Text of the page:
I think I’ve talked about it before here, but not in much detail. So the topic is about how much faster you get results when focused
The best example of being all over the place is college/university. Let’s say it’s a CS degree or any other occupation. You haven’t done anything of it before college and expect college to teach you all you need to know. You study just enough to pass exams, finish 4 years and what you end up is being unqualified for all jobs after spending 4 years of studying
The problem here is that you learn all the different stuff without any particual purpose. They call it basic, general education. You learn this stuff for 2-4 month, then switch to different topic, then switch to another etc.
As a result you don’t remember anything about previous stuff you learned because you didn’t apply it after learning. In best case you’ll learn one stack like .NET
Only chance is if you study in your free time for topics other that they teach you and you know what you want to do after college. Of course it varies from college to college, but most of them work this way
Now this is the path that actually going to get you somewhere. If you graduated college – diploma gives you some value, so you could be OK. But as a self-taught developer, without a clue of what exactly you want to do you’re f#%@ed.
I started with learning C++, then went to Java with JavaFX (desktop applications), then decided to learn some Ruby, HTML, CSS, JS, backends in Java. And only then I finally decided to stick with Android as a core stuff for me
How much time I would’ve saved if I had a clue in the beginning? A lot! Up to 6-8 months.
When you know exactly what you want to do – then you come up with a plan of what stuff you need to know, then just break it down to steps and that’s it. You don’t waste no time for learning extra stuff which isn’t going to benefit you in the next year or two, or in getting a first job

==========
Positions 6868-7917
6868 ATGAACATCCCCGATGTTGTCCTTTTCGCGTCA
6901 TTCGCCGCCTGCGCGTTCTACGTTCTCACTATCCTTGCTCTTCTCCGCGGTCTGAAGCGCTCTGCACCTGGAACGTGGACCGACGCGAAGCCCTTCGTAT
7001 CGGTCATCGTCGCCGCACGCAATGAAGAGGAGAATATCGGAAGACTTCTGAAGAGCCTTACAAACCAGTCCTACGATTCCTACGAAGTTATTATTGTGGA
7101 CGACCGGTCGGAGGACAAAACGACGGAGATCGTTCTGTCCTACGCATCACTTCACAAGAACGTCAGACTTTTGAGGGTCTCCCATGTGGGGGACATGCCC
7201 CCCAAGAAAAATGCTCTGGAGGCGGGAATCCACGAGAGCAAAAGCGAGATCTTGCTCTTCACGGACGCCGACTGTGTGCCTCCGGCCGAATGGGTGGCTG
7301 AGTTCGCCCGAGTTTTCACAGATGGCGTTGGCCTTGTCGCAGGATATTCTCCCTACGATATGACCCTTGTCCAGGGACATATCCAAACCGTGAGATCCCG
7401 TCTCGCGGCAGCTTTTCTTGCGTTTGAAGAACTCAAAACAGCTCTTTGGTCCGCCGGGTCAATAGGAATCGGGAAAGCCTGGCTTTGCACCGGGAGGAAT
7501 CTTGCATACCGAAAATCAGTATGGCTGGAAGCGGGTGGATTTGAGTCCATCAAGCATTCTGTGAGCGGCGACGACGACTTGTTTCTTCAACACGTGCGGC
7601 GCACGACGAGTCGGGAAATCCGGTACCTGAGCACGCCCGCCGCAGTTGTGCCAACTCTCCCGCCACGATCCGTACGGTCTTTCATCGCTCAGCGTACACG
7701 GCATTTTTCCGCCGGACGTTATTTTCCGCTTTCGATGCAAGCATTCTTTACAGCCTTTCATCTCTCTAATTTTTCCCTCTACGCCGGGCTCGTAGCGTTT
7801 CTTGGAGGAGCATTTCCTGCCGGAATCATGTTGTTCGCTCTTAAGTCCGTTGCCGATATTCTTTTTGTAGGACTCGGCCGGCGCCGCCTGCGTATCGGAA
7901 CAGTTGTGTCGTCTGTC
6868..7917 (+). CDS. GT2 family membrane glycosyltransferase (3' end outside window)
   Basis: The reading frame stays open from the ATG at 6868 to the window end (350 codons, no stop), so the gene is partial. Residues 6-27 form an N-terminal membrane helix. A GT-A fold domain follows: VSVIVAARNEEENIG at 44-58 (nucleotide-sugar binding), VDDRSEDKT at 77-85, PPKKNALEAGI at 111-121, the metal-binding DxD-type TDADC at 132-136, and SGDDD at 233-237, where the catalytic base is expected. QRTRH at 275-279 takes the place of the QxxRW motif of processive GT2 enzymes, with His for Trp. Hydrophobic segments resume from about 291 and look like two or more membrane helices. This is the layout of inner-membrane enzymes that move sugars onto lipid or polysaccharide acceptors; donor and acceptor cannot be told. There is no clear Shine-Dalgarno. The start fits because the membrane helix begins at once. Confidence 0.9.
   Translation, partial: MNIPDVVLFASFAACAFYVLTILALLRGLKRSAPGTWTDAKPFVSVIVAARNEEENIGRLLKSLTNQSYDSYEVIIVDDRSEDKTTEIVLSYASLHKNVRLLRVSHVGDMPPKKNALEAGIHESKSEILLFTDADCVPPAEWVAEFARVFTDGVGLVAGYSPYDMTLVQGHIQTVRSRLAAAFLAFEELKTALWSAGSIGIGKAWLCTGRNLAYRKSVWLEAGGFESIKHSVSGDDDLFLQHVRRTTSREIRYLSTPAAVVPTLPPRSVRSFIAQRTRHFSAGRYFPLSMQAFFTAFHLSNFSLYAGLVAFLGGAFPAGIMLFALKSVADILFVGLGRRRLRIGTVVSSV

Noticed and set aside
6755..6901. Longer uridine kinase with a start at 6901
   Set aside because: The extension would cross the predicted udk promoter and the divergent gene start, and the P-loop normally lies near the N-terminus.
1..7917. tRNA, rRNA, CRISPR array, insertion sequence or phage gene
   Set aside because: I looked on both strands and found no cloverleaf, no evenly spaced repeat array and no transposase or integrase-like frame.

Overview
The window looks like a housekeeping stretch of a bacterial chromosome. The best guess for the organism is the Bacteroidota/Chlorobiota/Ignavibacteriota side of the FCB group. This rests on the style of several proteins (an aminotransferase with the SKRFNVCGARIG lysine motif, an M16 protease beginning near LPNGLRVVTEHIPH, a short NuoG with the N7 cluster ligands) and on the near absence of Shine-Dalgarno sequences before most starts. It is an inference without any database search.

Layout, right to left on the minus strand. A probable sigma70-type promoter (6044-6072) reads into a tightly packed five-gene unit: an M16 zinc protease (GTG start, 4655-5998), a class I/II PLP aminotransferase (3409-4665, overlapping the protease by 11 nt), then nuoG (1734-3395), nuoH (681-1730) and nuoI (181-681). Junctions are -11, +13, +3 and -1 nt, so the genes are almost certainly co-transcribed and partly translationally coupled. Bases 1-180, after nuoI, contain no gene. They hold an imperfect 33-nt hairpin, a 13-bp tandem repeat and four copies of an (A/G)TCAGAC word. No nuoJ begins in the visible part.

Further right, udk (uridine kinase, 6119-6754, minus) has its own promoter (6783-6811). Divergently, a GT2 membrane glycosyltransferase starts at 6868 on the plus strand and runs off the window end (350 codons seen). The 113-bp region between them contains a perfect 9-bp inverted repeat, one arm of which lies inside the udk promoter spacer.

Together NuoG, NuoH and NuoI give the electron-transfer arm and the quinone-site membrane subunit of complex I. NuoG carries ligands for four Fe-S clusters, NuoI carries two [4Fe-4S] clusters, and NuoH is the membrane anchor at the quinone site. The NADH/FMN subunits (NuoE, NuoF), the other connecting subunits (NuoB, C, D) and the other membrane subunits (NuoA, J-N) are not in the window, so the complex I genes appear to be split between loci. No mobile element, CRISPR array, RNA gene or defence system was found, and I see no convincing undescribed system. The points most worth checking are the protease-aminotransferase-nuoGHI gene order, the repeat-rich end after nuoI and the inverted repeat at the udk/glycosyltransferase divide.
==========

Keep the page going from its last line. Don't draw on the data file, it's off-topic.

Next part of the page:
But if you follow your passion of learning new and new stuff – then you’ll be a beginner in everything for a long time
In the beginning you might not understand the difference between being a beginner and more advanced, you’re basically a beginner at everything
But when you spend some time like 3-6 months of learning just one particular technology and look back at stuff that you stopped learning before, you really feel the difference between being a beginner and not
Plus in this process you kind of create your own track of learning new stuff. And it gives you confidence of finishing stuff. Like I think most people are feeling down of starting stuff, but never getting any decent result from it
That pattern you can use for other areas/technologies that you wish to learn later
I’m pretty damn sure that all programmers are bored with particular technologies sooner or later. So you go and switch to another one and then another one and then one more…
Like for example, you start learning Java, learned some syntax, console Hello World, got bored and then do some Python, C#, same Hello World. Then went to front end: do some Angular Hello World, got bored, decided to try React, then Vue etc and it can go on and on
I’ve just recently seen an introduction to Flutter, a cross-platform mobile framewok in Dart language. Was I surprised to see it in Dart and not in Kotlin, Swift or at least Java? Not much, was it because of features of this language? Well, there’s coroutines introduced in last Kotlin version, so I hope they chose it not because of
Let’s use another language, just because
I guess, we’ll have to learn new and new languages all the time, it’s like a curse
Most likely you’re doing Android development if you read my blog, but tell me if you felt being bored with technology and just decided to learn new because of it
Formerly an Android developer, lately picked up some Flutter. This blog is everything that I find exciting about Android and Flutter development. Stay tuned and hope to see you again!